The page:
17. A group that suppresses critical thought, blocking out questions and doubts by various methods, such as: chanting; rules of silence; long hours of meditation, study, processing, or counselling; speaking in tongues; various forms of repetitive action; inadequate diet or sleep;
18. An organization whose methods rob their members of free will, destroying family relationships;
19. A group that creates an attitude of willing slavery in its members: people in the group become willing to work long, long hours for the benefit of the organization -- not for their own individual benefit;
20. An organization that creates neuroses and psychoses in its members, so that some members become very angry if anyone points out that their organization may not be what it says, and may even be a destructive cult, and other members can even become violent towards anyone who disagrees with them;
21. A group that creates physical deterioration in its members, often caused by malnutrition, sleep deprivation, overwork, or emotional stress;
22. An organization that destroys its members' judgment, reducing their ability to evaluate for themselves what is most important to them individually, so each member thinks only of the group, losing sight of his or her own self.

The FBI has always recognized the value of consulting with behavioral experts in crisis situations. The FBI Academy in Quantico, Virginia, maintains a Behavioral Sciences Unit and the National Center for the Analysis of Violent Crime, both staffed with experienced forensic psychologists. The Behavioral Sciences Unit's work in profiling serial murderers has earned it a worldwide reputation. During the Waco standoff the FBI utilized the Behavioral Sciences Unit for advice in dealing with Koresh and his followers. In addition to utilizing its in-house resources, the FBI also solicited and received input from various outside experts in many fields, including:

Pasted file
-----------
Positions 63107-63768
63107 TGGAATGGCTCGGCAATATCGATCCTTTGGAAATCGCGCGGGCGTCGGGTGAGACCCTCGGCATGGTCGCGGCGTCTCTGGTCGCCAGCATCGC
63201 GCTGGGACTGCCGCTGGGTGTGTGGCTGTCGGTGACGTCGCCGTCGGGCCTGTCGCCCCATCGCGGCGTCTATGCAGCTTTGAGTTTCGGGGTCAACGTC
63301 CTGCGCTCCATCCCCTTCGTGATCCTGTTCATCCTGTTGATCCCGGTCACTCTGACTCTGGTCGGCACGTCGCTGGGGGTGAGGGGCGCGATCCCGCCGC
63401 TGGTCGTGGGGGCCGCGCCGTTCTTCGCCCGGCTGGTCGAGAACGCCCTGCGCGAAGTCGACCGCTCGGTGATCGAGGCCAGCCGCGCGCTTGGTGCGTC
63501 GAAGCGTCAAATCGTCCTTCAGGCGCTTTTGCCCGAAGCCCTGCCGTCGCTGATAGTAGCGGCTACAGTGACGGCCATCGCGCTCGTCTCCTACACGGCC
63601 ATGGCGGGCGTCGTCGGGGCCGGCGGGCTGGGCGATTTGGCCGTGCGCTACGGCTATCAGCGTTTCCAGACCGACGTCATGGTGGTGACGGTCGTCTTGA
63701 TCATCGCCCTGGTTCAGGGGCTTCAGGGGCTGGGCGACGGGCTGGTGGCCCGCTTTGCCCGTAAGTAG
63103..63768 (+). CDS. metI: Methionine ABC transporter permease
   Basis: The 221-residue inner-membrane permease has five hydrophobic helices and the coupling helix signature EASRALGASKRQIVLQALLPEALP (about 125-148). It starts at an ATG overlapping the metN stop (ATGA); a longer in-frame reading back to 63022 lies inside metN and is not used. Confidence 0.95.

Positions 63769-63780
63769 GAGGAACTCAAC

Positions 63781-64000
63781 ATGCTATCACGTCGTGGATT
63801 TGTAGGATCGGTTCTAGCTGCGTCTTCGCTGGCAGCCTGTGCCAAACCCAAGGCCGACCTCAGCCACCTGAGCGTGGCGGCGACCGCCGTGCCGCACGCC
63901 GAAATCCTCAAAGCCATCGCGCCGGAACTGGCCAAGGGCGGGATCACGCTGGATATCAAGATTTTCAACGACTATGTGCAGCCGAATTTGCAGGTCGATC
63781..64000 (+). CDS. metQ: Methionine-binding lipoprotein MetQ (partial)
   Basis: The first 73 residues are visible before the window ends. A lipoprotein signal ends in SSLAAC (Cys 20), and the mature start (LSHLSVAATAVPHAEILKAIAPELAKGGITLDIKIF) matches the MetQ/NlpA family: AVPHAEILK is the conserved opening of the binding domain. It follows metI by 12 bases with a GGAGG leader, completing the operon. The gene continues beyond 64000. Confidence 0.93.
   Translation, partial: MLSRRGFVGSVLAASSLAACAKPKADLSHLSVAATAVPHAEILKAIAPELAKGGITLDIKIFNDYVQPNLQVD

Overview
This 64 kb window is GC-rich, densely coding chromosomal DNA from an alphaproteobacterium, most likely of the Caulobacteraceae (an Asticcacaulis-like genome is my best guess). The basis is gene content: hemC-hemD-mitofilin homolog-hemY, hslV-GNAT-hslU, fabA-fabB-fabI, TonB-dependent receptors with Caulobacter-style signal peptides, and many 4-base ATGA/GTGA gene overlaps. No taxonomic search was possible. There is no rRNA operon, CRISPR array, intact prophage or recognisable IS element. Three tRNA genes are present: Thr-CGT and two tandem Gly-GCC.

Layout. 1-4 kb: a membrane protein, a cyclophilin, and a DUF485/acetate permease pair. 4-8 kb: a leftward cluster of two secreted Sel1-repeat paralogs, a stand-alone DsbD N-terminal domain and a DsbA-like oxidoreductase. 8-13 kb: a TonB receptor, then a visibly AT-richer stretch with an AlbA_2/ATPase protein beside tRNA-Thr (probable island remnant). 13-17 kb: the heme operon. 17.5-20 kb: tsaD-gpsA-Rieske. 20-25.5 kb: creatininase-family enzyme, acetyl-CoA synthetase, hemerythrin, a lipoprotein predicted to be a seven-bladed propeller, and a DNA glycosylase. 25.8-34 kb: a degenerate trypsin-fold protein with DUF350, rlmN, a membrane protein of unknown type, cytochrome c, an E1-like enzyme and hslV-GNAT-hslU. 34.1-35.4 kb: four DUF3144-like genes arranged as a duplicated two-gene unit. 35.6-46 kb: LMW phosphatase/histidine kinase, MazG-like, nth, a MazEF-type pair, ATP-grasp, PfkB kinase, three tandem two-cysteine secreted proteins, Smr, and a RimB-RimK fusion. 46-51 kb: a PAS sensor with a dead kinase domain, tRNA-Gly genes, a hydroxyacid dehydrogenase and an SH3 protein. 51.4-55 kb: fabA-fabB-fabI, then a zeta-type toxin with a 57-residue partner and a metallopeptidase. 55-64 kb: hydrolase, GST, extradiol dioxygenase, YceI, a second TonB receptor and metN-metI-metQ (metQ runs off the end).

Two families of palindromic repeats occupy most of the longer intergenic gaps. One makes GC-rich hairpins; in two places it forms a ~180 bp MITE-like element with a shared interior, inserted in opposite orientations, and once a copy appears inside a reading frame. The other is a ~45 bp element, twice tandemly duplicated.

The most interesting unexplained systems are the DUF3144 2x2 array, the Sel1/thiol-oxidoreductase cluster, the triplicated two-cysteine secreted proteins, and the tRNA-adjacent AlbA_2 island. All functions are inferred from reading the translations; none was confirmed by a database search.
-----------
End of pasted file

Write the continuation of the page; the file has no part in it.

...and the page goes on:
• Psychology
• Psychiatry
• Psycholinguistics
• Religion/Theology
• Cults
• Threat Assessment
• Negotiation Techniques
• Medicine

The FBI received this input both orally and in writing, and in each case ensured that the appropriate officials at FBI headquarters and on scene at Waco were made aware of the input. The FBI and the Attorney General also received input from various military and medical experts in connection with the planning for the April 19 tear gas plan. The FBI also received unsolicited advice and offers of assistance from many individuals; not surprisingly, this input was rarely useful. For example, on March 16, 1993 a well-known rock band contacted the FBI and offered to perform outside the Mt. Carmel Compound, and to play a song that U.S. helicopters broadcast at enemy troops to demoralize them during the Vietnam War. On the other hand, the FBI received an unsolicited letter from the Harvard Negotiation Project containing thoughtful and specific suggestions to assist the negotiators in formulating a framework for further negotiations with Koresh. A smaller number of offers came from individuals lacking a firm grip on reality, such as people claiming to be God or Jesus offering to "order" Koresh to leave the compound. One person was arrested on his way to the compound brandishing a samurai sword, which he said God had told him to deliver to Koresh.